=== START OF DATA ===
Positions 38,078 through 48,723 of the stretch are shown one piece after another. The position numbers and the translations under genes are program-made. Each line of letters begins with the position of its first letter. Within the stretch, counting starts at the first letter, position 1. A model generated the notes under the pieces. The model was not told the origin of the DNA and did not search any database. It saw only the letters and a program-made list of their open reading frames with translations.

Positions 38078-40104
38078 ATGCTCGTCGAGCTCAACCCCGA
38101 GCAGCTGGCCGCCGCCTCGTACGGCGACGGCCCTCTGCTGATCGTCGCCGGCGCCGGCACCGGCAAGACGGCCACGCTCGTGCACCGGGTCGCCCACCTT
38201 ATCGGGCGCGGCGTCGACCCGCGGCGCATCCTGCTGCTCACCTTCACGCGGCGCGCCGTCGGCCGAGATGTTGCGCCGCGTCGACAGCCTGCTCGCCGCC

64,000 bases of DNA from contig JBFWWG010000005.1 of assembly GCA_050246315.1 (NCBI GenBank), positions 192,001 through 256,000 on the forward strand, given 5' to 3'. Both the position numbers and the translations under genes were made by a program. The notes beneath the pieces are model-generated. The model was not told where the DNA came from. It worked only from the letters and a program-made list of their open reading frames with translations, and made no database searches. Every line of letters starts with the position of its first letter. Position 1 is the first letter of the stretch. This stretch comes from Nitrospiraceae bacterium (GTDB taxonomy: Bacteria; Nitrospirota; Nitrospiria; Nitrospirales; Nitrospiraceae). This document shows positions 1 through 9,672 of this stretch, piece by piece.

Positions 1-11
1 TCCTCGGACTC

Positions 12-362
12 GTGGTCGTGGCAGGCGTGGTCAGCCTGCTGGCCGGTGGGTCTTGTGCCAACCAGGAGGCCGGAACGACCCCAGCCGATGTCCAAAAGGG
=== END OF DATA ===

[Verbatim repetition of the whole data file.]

Positions 38,078 through 48,723 of the stretch are shown one piece after another. The position numbers and the translations under genes are program-made. Each line of letters begins with the position of its first letter. Within the stretch, counting starts at the first letter, position 1. A model generated the notes under the pieces. The model was not told the origin of the DNA and did not search any database. It saw only the letters and a program-made list of their open reading frames with translations.

Positions 38078-40104
38078 ATGCTCGTCGAGCTCAACCCCGA
38101 GCAGCTGGCCGCCGCCTCGTACGGCGACGGCCCTCTGCTGATCGTCGCCGGCGCCGGCACCGGCAAGACGGCCACGCTCGTGCACCGGGTCGCCCACCTT
38201 ATCGGGCGCGGCGTCGACCCGCGGCGCATCCTGCTGCTCACCTTCACGCGGCGCGCCGTCGGCCGAGATGTTGCGCCGCGTCGACAGCCTGCTCGCCGCC

64,000 bases of DNA from contig JBFWWG010000005.1 of assembly GCA_050246315.1 (NCBI GenBank), positions 192,001 through 256,000 on the forward strand, given 5' to 3'. Both the position numbers and the translations under genes were made by a program. The notes beneath the pieces are model-generated. The model was not told where the DNA came from. It worked only from the letters and a program-made list of their open reading frames with translations, and made no database searches. Every line of letters starts with the position of its first letter. Position 1 is the first letter of the stretch. This stretch comes from Nitrospiraceae bacterium (GTDB taxonomy: Bacteria; Nitrospirota; Nitrospiria; Nitrospirales; Nitrospiraceae). This document shows positions 1 through 9,672 of this stretch, piece by piece.

Positions 1-11
1 TCCTCGGACTC

Positions 12-362
12 GTGGTCGTGGCAGGCGTGGTCAGCCTGCTGGCCGGTGGGTCTTGTGCCAACCAGGAGGCCGGAACGACCCCAGCCGATGTCCAAAAGGG